Posted by Adam O'Donoghue, Student No # 41719350
An interesting study was performed at the Salk Institute for Biological Studies by Associate Professor Jan Karlseder on the chromosomal structure of the roundworm C. elegans. The study examined telomere formation at the ends of chromosomes, and their possible role in the formation of cancer cells. Most animals protect their chromosomes with terminal DNA sequence overhangs rich in the base guanine (G). The roundworms, however, were found to be able to form another protective overhang, one rich in the base cytosine (C).
Karlseder, in an article published by “Science Daily”, commented on his team’s findings, saying that they were very unexpected. “Telomeres protect the ends of chromosomes like a glove” he stated. “In mammals, telomeres have a single stranded overhang with a ‘TTAGGG’ sequence about 150 bases long. We found that in worms there can also be a single-stranded overhang of a C-containing strand”.
The formation of telomeres on chromosomes is an essential part in DNA replication and mitosis, and is necessary in all animal cells. Telomeres deteriorate with age and are associated with cellular senescence, abnormal growth and death. Karlseder explains: “Telomere loss can lead to chromosome fusion, if that happens when a cell divides, its chromosomes could randomly join and break, leading to a condition know as ‘genome instability’, a major cause of cancer”.
The study found that the G- and C-tails uniquely connected to a particular side of the DNA molecule. G-tails extended from the 5’ end, and C-tails from the 3’ end. It was also discovered that two unique proteins in the worm bound preferentially to the C or G overhangs, thus affecting the length of the telomeres and possibly influencing the cells bio-clock.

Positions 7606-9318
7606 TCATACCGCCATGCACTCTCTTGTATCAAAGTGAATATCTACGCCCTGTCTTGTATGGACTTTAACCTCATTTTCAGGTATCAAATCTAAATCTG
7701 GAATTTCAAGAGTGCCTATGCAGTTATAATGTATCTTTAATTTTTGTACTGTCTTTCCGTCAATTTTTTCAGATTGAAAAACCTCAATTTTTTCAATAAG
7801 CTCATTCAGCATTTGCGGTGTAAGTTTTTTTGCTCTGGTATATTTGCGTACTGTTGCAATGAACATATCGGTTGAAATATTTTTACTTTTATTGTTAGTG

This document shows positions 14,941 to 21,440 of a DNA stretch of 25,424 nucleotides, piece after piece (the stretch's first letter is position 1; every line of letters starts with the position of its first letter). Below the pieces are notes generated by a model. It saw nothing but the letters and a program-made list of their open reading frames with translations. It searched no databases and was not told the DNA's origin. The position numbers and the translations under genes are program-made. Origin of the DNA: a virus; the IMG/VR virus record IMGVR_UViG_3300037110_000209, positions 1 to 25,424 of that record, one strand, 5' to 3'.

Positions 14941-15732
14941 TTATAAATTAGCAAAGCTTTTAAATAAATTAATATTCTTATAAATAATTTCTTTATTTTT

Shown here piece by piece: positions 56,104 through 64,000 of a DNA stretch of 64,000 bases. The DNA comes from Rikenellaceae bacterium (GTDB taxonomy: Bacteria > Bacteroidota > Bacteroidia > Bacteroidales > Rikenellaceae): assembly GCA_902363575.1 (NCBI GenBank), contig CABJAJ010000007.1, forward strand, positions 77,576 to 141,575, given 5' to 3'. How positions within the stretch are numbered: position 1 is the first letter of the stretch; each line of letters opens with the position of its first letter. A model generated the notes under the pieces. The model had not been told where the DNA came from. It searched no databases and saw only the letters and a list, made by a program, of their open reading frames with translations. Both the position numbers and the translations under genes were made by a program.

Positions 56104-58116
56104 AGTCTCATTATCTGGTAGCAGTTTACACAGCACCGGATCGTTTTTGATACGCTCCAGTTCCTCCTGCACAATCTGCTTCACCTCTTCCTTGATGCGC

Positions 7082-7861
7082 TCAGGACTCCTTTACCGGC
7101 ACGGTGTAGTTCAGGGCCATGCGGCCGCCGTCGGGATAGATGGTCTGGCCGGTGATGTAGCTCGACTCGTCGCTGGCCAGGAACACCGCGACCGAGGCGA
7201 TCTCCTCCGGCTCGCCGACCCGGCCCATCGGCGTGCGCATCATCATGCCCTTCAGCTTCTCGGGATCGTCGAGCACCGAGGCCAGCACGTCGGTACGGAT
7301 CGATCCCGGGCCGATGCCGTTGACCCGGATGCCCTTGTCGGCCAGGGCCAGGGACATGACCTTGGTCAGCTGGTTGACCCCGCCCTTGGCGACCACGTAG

The significance and scope of the findings remain to be determined by comparable studies on other animal species. Karlseder noted that “C. elegans is an established model to studying age, We can screen the whole worm genome relatively cheaply in a few months. The same experiment in human cells would take years and probably ten times the money. We want to exploit the C. elegans system and then translate our findings into a human system.”
However, more research is needed to actually determine whether the C-tails are unique to worms or have just been overlooked within mammals. “It’s premature to think that C-tails do not exist in human cells. We may find them in mammalian cells under certain circumstances, and if so, they could play a role in telomere maintenance and in cancer.”
The study has potential applications in many different areas of research, including the development of possible cancer therapies involving differentially blocking telomere synthesis in cancer cells to curtail cell division. Such applications remain speculative until more detailed studies are conducted to determine the molecular processes involved in telomere formation and function.